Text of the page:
How to photograph baby animals

Emily Stone

Monica Edeker didn’t let nice clothes keep her out of the cornfield where a family of red foxes had their den. Her spontaneity earned her this adorable photo. Photo by Monica Edeker.

Opening emails is not usually exciting. But as each message loaded and revealed photos of baby animals – each one more adorable than the last – my heart soared.

I could already tell that the Museum’s Northwoods Animal Babies Photo Contest had been a success.

I compiled the photos in a single folder and sent it off to James Netz, a professional photographer with a gallery in Hayward, who has been sponsoring photo contests at the museum off and on for many years. James also gets the unenviable job of picking just three winners from around a hundred wonderful entries.

When I sent an email to the participants, Bonnie Chase wrote back with a quick story about her photo of a hidden fawn looking up out of the garden with big, dark eyes. Her enthusiasm was contagious:

“It was a once in a lifetime shot of the little sweetie! On an early summer morning, my eye caught sight of a doe and her wobbly legged fawn walking across our hillside. When Mama stopped at the edge of the woods, the fawn tucked itself into some shrubs. Mama left after a few minutes, but I waited an hour before checking on the fawn. The little sweetie had found a cool spot on a hot day with a great view of the lake, staying there all day, until Mama came back hours later. She’s enjoyed eating my petunias ever since.”

After I finished laughing about Bonnie’s petunias, I asked the other participants for their stories, too.
Some people mentioned using their knowledge of wildlife - gained from years of observation – to be there at the right moment.

William Johnson wrote, “Knowing that deer with fawns will leave them and move away, I quietly watched the area for a few minutes, and this little guy stood up to stretch.”

Many photographers emphasized the importance of spending time in nature.

“A majority of my wildlife photography is simply based on good luck, good informants, and always having the camera with me,” wrote Monica Edeker.

Susan Overson agreed. In early spring, she kayaks near the Namekagon Dam every day to “watch for nests, adults, and their young, and quietly observe and photograph wildlife at various stages of development.”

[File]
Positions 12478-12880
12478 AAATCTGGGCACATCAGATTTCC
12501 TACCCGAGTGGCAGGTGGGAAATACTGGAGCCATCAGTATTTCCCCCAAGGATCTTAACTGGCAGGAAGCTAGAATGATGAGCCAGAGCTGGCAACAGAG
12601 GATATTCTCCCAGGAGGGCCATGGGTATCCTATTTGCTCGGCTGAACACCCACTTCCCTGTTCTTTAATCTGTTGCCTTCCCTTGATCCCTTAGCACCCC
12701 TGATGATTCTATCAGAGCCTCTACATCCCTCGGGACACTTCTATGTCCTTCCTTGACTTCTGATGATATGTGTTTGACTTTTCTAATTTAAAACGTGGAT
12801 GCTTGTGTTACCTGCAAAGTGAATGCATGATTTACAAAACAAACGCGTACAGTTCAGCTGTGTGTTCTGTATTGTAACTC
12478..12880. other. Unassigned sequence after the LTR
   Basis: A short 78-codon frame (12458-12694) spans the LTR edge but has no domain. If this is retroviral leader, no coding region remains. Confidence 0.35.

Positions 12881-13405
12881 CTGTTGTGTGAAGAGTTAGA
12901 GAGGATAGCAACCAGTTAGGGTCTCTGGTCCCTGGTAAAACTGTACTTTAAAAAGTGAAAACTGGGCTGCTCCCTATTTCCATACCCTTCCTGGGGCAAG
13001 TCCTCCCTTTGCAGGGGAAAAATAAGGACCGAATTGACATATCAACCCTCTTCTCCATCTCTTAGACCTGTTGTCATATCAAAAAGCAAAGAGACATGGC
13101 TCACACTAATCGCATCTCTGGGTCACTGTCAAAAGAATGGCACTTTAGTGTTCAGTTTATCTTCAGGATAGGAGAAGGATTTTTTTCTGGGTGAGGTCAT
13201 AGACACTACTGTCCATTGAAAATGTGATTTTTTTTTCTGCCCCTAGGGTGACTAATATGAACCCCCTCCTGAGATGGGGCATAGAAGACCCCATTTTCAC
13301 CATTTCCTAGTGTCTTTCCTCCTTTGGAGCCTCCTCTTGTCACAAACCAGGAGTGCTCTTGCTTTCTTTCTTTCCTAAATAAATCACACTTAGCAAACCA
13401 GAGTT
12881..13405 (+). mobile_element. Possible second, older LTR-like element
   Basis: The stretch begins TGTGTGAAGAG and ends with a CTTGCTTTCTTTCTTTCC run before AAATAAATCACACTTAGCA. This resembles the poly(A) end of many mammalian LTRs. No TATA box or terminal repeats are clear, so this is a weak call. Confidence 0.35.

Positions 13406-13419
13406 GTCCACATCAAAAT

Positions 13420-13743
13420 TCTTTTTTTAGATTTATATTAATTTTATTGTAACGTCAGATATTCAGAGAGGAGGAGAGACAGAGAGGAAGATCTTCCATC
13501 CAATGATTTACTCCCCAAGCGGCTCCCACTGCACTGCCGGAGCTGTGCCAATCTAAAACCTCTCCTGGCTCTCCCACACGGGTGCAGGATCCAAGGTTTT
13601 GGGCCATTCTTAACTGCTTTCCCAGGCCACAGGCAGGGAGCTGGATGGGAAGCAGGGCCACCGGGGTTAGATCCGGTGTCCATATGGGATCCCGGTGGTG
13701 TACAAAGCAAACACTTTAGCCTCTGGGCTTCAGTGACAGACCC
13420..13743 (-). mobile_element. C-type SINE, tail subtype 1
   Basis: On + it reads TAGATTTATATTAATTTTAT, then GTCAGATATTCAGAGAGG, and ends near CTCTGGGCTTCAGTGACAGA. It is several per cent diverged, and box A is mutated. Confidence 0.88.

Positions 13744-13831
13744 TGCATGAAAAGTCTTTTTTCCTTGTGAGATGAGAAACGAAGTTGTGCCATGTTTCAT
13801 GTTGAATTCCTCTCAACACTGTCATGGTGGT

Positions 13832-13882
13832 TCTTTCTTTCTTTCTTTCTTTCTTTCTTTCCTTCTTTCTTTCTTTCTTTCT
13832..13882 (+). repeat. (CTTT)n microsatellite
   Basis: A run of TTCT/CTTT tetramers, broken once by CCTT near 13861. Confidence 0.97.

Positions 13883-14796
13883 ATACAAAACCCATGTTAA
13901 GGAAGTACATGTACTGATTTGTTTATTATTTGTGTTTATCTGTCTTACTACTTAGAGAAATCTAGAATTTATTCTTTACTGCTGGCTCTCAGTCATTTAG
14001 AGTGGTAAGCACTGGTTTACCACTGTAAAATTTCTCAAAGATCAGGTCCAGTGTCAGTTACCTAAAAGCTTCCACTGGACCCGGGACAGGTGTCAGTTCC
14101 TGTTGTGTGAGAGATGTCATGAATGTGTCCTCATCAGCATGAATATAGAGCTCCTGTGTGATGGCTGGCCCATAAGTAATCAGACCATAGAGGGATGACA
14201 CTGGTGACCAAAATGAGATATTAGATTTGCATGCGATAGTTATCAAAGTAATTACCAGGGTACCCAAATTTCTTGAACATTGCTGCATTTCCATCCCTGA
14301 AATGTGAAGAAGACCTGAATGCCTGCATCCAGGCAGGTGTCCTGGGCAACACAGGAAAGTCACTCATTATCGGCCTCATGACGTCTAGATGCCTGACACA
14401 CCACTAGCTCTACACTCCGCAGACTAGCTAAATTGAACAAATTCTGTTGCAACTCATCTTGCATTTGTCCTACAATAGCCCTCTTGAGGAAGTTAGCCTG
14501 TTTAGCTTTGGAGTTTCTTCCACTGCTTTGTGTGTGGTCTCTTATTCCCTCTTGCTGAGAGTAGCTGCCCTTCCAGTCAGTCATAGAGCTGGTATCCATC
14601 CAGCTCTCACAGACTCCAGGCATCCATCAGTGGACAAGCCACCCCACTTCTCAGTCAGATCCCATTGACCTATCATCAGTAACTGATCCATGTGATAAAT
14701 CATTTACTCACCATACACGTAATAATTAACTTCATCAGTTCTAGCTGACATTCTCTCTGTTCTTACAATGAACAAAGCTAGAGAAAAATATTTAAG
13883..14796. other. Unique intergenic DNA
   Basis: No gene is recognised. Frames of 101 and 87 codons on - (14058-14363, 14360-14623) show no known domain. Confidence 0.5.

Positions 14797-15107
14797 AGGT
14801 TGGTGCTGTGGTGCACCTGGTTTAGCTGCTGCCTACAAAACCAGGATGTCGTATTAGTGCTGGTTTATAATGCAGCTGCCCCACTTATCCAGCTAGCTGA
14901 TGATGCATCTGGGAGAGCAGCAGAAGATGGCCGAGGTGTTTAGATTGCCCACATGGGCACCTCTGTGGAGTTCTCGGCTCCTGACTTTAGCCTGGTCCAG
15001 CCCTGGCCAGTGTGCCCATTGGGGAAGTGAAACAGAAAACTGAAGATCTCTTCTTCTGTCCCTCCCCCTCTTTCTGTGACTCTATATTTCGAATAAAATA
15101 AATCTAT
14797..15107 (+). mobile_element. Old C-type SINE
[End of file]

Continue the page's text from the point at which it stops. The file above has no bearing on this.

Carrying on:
Bonnie Chase used her patience and observation skills to snap this adorable photo of a fawn. In return, the fawn ate her petunias. Photo by Bonnie Chase.

Kris Dew was simply driving her pontoon across the lake to put it into winter storage, when, as she “drifted with one eye on the launch, this young loon kept popping up from under my boat. Was he fishing or taunting me? We enjoyed this game for 45 minutes. Amazing!”

Monica emphasized her point with a story about traipsing into a cornfield in her good clothes on the way home from work to get photos of fox kits playing.

“A couple kits were braver than the others and posed while I snapped away with the camera,” she recalled.

In another encounter with foxes, Bill Thornley embodied the respectful attitude that wildlife photographers must have toward their subjects.

“Their mother barked nervously in the distance, so I snapped a few photos and quickly moved along. I didn’t want to disturb her anymore.”

Photographing baby animals without impacting their behavior is as challenging as it is important!
As a professional photographer, James Netz will go to some extra lengths to get great photos.

“I love to shoot images of owls,” he told me. And one encounter with a great horned owlet “was particularly special because while I was shooting images of it, with its parent and sibling, it decided it was time to fledge from the branch it shared with the rest of its family.”

This created a few minutes of chaos – both for the owls, and for James’s camera angles. In the end, the determined expression that James captured on the owlet’s face was worth it. And, he noted with relief, the owlet was able to get back in the tree safely and reunite with its family “after it had some rebellious moments of freedom.”

Owls also play a central role in my favorite story, which comes from Leslie Sullivan. Her family was lucky enough to have great horned owls nest in the back yard when they lived in Madison, Wisconsin.

“We watched them be conceived, we found egg shells when they hatched, we dissected owl pellets, we watched them learn to fly, we saw the parents feed them, and we had a very close relationship with them from February to the end of June. I think this experience formed my young children to be nature lovers for life.”

Thanks to these talented photographers, we can all enjoy adorable photos that reinforce our love of nature. You can vote for your favorites in our People’s Choice Award contest, hosted on the Cable Natural History Museum’s Facebook page now through the end of September.

Winners will be announced Oct. 1!

Emily M. Stone is Naturalist/Education Director at the Cable Natural History Museum. Her award-winning second book, Natural Connections: Dreaming of an Elfin Skimmer, is now available to purchase at and at your local independent bookstore, too. For more than 50 years, the Cable Natural History Museum has served to connect you to the Northwoods. The Museum is now open with our exciting Mysteries of the Night exhibit. Connect with us on Facebook, Instagram, YouTube, and to see what we are up to.

This baby great horned owl fledged while James Netz was photographing the family. It caused quite a stir! Photo by James Netz.